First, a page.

Spanish bookshops suffered an overall 6.2% drop in the value of book sales in 2010, a survey for its national association has found.
As the Madrid book fair Liber wraps up today (7th October), the decline found by consultants BCF marked a reversal in fortunes after a strong recovery that bucked Spain's deep economic crisis in 2009.
Average book sales slid from €630,001 (£544,359) in 2009 to €590,952 in a representative survey of 618 booksellers with individual annual sales above €150,000.
The biggest percentage decline in average sales (-15.6%) was among the 38 largest stores with annual turnovers each greater than €1.5 million. Other bookshops suffered only slight falls on average. There was a 7% drop to €703,625 in general sales per seller, meaning that books performed slightly better than other ítems combined.
The 2010 tally was below the €599,335 book sales recorded in 2007, so bookshops have lost ground since the first rumblings of the crisis, once inflation is taken into account.
Books comprised 83.1% of sales in 2010, of which 72.1% were general titles and 27.9% school and university books. The survey found 90.5% of books were sold in store and only 9.5% through other channels such as the internet and external visits.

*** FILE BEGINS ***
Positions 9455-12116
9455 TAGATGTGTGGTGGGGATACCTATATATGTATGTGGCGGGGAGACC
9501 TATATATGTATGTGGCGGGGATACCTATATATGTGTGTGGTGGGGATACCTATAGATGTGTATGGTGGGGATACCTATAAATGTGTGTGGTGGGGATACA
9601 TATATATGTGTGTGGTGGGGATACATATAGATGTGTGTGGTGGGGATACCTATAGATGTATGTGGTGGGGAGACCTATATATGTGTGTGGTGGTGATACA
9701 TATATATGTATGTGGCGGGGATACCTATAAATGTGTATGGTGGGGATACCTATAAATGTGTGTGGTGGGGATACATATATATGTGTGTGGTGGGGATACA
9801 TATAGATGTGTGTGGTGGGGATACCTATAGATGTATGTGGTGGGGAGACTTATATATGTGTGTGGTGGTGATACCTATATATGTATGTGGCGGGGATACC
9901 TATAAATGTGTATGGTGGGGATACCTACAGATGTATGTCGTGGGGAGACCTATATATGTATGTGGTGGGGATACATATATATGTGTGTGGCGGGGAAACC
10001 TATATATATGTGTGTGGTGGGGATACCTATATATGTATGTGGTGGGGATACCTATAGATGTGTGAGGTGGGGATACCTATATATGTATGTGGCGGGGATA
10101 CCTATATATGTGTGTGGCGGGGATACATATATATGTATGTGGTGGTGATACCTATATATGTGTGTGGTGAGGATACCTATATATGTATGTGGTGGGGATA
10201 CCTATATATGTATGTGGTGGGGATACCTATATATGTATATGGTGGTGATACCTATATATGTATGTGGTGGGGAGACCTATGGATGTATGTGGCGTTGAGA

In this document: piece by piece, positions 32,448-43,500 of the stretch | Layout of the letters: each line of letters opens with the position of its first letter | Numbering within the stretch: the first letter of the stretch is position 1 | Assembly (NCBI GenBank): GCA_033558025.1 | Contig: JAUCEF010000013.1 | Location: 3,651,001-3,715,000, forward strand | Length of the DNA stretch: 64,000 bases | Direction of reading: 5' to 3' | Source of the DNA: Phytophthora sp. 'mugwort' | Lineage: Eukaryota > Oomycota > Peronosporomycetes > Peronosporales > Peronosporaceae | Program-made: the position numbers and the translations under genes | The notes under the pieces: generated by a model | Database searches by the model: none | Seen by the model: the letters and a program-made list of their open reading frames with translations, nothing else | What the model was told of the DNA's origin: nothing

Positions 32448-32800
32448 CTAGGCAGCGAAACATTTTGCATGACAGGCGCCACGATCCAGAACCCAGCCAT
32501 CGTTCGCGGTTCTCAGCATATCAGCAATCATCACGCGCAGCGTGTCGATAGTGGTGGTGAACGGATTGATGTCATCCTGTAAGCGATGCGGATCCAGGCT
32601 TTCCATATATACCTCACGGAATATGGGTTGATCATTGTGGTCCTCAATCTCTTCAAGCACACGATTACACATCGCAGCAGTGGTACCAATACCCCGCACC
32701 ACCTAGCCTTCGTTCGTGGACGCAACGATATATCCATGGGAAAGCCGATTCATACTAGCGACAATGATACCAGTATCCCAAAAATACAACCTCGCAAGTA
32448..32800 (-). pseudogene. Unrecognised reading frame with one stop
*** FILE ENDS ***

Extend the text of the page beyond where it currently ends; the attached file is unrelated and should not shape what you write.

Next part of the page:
The digital revolution is growing, but slowly in shops. Delegates were told 16.5% of shops were sold e-readers last year compared with 15.4% in 2009, while 14.7% sold e-books. Sales of e-readers and e-books were concentrated mainly in larger stores. In general, the smaller the store the less likely it was to sell either.
Only 14 (0.8%) of 1,791 bookshops contacted by BCF for surveys in 2010 had closed their doors during the past 12 months. One reason is that many Spanish bookshops continue to play local cultural roles through author presentations, conferences, storytelling, publishing catalogues and encouraging reading in schools.